Goatlandia owner, chef provides free plant-based Sonoma County workplace lunches

Deborah Blum is out to raise awareness of plant-based eating with her free lunch program.|

Goatlandia Lunchtime Takeover

Goatlandia Kitchen is accepting applications for its Lunchtime Takeover

For more information and to apply: goatlandia.org/goatlandiakitchen

Goatlandia offers farm tours most Saturdays. Email info@goatlandia.org to sign up.

Anyone who says there’s no such thing as a free lunch hasn’t met Deborah Blum, a restaurateur, vegan chef and founder of Goatlandia, a farm animal sanctuary in Santa Rosa.

She’s on a mission to deliver lunches to offices and workplaces around Sonoma County that are not only free of charge, but also free of animal products and any trace of guilt.

“Our mission isn’t to convert everyone,” she said about a vegan diet. “We’re piquing people’s interest and curiosity enough that they want to learn more.”

This past year, Blum opened Goatlandia Kitchen in a former Sebastopol barbecue joint where she’s been doing pop-ups, grab-and-go meals and the Lunchtime Takeover program that provides a plant-based lunch for 10 people, for free. The free lunches are funded, Blum said, by an anonymous donor on the East Coast.

Workplaces can request the free lunches through Blum’s website. Offices that have more than 10 people can order more lunches or add dessert and beverages for an additional cost.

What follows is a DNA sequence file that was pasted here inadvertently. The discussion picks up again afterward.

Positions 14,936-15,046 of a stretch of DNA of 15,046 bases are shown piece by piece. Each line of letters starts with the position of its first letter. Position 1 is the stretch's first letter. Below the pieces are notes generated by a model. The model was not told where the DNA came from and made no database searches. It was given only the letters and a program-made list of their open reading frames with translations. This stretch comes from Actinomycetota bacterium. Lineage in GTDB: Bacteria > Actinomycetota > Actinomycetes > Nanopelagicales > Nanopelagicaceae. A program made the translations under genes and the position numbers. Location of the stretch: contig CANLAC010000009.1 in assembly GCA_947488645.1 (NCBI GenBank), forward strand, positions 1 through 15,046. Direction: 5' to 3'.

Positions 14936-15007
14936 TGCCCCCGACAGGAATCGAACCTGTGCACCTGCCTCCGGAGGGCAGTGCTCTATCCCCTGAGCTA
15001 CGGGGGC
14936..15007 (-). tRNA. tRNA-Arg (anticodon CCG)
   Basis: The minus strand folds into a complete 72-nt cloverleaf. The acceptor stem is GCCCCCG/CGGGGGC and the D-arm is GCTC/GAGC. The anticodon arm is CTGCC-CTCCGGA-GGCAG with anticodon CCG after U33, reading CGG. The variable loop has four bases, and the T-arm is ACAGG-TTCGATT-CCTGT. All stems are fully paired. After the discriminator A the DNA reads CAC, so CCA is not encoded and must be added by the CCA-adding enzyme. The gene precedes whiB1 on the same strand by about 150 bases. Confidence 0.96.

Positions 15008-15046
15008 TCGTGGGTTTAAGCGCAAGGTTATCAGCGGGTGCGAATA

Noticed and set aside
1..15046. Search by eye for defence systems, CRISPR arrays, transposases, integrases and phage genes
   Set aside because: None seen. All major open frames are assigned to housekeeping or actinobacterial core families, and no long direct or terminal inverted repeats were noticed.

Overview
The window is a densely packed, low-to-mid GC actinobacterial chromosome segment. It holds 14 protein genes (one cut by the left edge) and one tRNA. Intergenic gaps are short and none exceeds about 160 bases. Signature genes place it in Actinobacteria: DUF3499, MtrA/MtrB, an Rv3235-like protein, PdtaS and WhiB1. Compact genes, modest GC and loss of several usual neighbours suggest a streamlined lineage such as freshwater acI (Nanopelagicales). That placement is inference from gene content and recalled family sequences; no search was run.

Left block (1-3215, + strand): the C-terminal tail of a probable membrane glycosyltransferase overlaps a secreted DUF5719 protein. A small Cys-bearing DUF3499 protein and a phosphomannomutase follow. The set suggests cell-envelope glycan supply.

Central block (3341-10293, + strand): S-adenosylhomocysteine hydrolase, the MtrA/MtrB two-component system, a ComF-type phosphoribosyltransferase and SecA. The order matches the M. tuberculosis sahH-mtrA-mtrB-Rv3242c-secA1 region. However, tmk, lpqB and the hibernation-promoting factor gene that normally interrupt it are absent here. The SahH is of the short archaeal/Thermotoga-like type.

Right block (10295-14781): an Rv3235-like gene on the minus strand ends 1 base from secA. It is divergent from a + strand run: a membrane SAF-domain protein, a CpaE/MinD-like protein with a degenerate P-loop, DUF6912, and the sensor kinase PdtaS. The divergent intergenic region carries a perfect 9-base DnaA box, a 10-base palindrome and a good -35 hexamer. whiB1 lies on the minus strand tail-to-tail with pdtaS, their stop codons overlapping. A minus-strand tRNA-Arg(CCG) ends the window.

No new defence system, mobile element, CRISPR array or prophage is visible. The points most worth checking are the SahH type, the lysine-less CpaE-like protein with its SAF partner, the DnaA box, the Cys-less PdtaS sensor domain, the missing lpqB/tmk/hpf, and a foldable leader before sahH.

Recent recipients of that generosity include the 14 veterinarians and staff at Wine Country Veterinary Hospital in Windsor. Last month, Blum and consulting chef Jason Feehrer delivered boxed lunches to the busy office.

It was lunchtime and the exam room was full of doctors and vet technicians clad in scrubs fringed with pet hair. A fluff of fur floated through the air along with the shrill sound of dental tools as vet technicians finished a cleaning on a furry sedated patient before taking a break to hear Blum’s short presentation.

“Our goal is to teach people how awesome animals are — not just companion animals, as you all know very well, but also farm animals,” she told the group. “They have amazing emotions and opinions and personalities, and the relationships we can have with them are equally as satisfying as (with) house pets.”

Blum also mentioned the health benefits of a plant-based diet and the benefit to the planet.

Livestock production for food has a significant impact on natural resources, Blum said. She cited data from the Center for Biological Diversity, which says livestock and food production to feed those animals take up more than 25% of the Earth’s land. It’s estimated that if Americans cut meat from just one dinner each week, the net reduction in greenhouse gas emissions would be equivalent to taking about 30 to 40 million cars off the road for a year.

“One of the strongest tools we have to fight climate change is our fork,” Blum said.

Feehrer stepped forward to announce the menu before everyone got to dig in: a sandwich with vegan feta, tomato, fermented cabbage and fresh pesto; a confit salad with carrots, fennel and beluga lentils; a vegan chocolate chip cookie and fresh fruit.